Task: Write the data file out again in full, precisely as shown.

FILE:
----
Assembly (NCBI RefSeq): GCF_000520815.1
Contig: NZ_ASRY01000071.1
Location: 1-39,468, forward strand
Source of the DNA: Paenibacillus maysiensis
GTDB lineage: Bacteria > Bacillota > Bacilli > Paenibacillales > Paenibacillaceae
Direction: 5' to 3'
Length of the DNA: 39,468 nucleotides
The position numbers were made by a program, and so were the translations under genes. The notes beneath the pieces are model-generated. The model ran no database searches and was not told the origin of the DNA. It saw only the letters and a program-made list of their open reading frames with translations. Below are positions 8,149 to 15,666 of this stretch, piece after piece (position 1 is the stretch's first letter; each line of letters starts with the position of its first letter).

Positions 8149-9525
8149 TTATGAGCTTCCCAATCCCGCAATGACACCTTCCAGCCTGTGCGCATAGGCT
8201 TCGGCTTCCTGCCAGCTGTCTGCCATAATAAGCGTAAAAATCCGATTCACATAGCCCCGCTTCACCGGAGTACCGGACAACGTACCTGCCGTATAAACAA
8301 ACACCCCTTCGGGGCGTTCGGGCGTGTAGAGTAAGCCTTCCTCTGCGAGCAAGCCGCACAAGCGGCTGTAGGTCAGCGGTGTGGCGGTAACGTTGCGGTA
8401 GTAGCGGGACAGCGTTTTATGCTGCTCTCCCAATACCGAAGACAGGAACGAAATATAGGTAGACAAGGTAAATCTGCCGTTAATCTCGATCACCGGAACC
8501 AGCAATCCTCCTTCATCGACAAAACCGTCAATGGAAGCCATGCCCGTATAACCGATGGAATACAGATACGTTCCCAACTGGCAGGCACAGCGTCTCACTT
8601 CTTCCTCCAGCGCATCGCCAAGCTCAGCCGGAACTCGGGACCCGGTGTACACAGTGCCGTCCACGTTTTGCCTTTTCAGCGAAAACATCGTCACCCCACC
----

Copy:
Assembly (NCBI RefSeq): GCF_000520815.1
Contig: NZ_ASRY01000071.1
Location: 1-39,468, forward strand
Source of the DNA: Paenibacillus maysiensis
GTDB lineage: Bacteria > Bacillota > Bacilli > Paenibacillales > Paenibacillaceae
Direction: 5' to 3'
Length of the DNA: 39,468 nucleotides
The position numbers were made by a program, and so were the translations under genes. The notes beneath the pieces are model-generated. The model ran no database searches and was not told the origin of the DNA. It saw only the letters and a program-made list of their open reading frames with translations. Below are positions 8,149 to 15,666 of this stretch, piece after piece (position 1 is the stretch's first letter; each line of letters starts with the position of its first letter).

Positions 8149-9525
8149 TTATGAGCTTCCCAATCCCGCAATGACACCTTCCAGCCTGTGCGCATAGGCT
8201 TCGGCTTCCTGCCAGCTGTCTGCCATAATAAGCGTAAAAATCCGATTCACATAGCCCCGCTTCACCGGAGTACCGGACAACGTACCTGCCGTATAAACAA
8301 ACACCCCTTCGGGGCGTTCGGGCGTGTAGAGTAAGCCTTCCTCTGCGAGCAAGCCGCACAAGCGGCTGTAGGTCAGCGGTGTGGCGGTAACGTTGCGGTA
8401 GTAGCGGGACAGCGTTTTATGCTGCTCTCCCAATACCGAAGACAGGAACGAAATATAGGTAGACAAGGTAAATCTGCCGTTAATCTCGATCACCGGAACC
8501 AGCAATCCTCCTTCATCGACAAAACCGTCAATGGAAGCCATGCCCGTATAACCGATGGAATACAGATACGTTCCCAACTGGCAGGCACAGCGTCTCACTT
8601 CTTCCTCCAGCGCATCGCCAAGCTCAGCCGGAACTCGGGACCCGGTGTACACAGTGCCGTCCACGTTTTGCCTTTTCAGCGAAAACATCGTCACCCCACC